"Was it?" Hester pushed the hair out of her eyes and straightened to see for herself. "Still is."

"Maybe it'll snow ten feet and there won't be any school on Monday." Radley climbed onto a stool to sit at the kitchen counter.

Along with no first day on the new job, Hester thought, indulging in some wishful thinking of her own for a moment. No new pressures, new responsibilities. "I don't think there's much chance of that." As she washed out glasses, she looked over her shoulder. "Are you really worried about it, Rad?"

"Sort of." He shrugged his shoulders. Monday was still a day away. A lot could happen. Earthquakes, blizzards, an attack from outer space. He concentrated on the last.

He, Captain Radley Wallace of Earth's Special Forces, would protect and shield, would fight to the death, would—

"I could go in with you if you'd like."

"Aw, Mom, the kids would make fun of me." He bit into his sandwich. Grape jelly oozed out the sides. "It won't be so bad. At least that dumb Angela Wiseberry won't be at this school."

She didn't have the heart to tell him there was a dumb Angela Wiseberry at every school. "Tell you what. We'll both go to our new jobs Monday, then convene back here at 1600 for a full report."

His face brightened instantly. There was nothing Radley liked better than a military operation. "Aye, aye, sir."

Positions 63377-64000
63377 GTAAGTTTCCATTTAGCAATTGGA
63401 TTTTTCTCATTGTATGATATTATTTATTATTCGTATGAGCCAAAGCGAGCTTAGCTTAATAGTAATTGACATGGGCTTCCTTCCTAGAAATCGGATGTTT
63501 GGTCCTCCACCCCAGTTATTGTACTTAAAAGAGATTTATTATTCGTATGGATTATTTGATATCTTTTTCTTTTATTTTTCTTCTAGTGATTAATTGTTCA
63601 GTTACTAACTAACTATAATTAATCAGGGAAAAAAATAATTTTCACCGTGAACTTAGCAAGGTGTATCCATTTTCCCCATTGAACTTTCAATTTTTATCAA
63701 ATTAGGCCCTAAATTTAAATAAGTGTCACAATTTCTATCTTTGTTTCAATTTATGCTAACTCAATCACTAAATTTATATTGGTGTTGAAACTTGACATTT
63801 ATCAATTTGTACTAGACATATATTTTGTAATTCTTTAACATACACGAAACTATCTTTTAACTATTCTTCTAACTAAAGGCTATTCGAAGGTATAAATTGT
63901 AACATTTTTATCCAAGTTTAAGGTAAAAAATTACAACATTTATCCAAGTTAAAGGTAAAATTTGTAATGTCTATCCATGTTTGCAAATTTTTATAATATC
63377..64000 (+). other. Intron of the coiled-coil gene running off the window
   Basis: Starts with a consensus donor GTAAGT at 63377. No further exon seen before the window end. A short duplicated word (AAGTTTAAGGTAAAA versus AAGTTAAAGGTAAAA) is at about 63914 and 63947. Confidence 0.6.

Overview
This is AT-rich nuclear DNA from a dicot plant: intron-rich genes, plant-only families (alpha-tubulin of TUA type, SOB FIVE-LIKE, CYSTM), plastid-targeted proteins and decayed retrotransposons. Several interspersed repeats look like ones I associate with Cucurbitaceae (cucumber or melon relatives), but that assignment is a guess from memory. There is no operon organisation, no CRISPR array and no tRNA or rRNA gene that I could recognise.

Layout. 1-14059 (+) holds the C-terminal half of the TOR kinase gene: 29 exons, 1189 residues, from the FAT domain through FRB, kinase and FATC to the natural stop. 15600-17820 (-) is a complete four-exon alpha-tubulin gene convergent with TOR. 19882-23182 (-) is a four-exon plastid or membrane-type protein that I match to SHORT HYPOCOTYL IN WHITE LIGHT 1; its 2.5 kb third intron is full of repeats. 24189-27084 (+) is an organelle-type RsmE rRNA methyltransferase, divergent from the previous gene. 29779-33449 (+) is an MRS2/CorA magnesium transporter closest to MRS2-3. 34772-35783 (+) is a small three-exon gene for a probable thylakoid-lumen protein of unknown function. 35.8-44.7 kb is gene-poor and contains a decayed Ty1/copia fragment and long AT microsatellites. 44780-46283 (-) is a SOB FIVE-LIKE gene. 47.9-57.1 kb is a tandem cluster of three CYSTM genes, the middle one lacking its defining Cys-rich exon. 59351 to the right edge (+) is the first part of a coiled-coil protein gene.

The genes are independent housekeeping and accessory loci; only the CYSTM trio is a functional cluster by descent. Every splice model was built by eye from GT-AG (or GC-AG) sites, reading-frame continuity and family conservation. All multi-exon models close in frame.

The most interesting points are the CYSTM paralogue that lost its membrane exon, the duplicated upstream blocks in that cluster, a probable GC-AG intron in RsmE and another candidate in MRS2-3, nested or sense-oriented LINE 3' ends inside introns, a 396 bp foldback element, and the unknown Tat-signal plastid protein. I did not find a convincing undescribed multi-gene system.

"Good. Now I'll order the pizza, and while we're waiting we'll put the rest of the dishes away."

"Let the prisoners do it."

"Escaped. All of them."

"Heads will roll," Radley mumbled as he stuffed the last of the sandwich into his mouth.

Mitchell Dempsey II sat at his drawing board without an idea in his head. He sipped cold coffee, hoping it would stimulate his imagination, but his mind remained as blank as the paper in front of him. Blocks happened, he knew, but they rarely happened to him. And not on deadline. Of course, he was going about it backward. Mitch cracked another peanut, then tossed the shell in the direction of the bowl. It hit the side and fell on the floor to join several others. Normally the story line would have come first, then the illustrations. Since he'd been having no luck that way, Mitch had switched in the hope that the change in routine would jog something loose.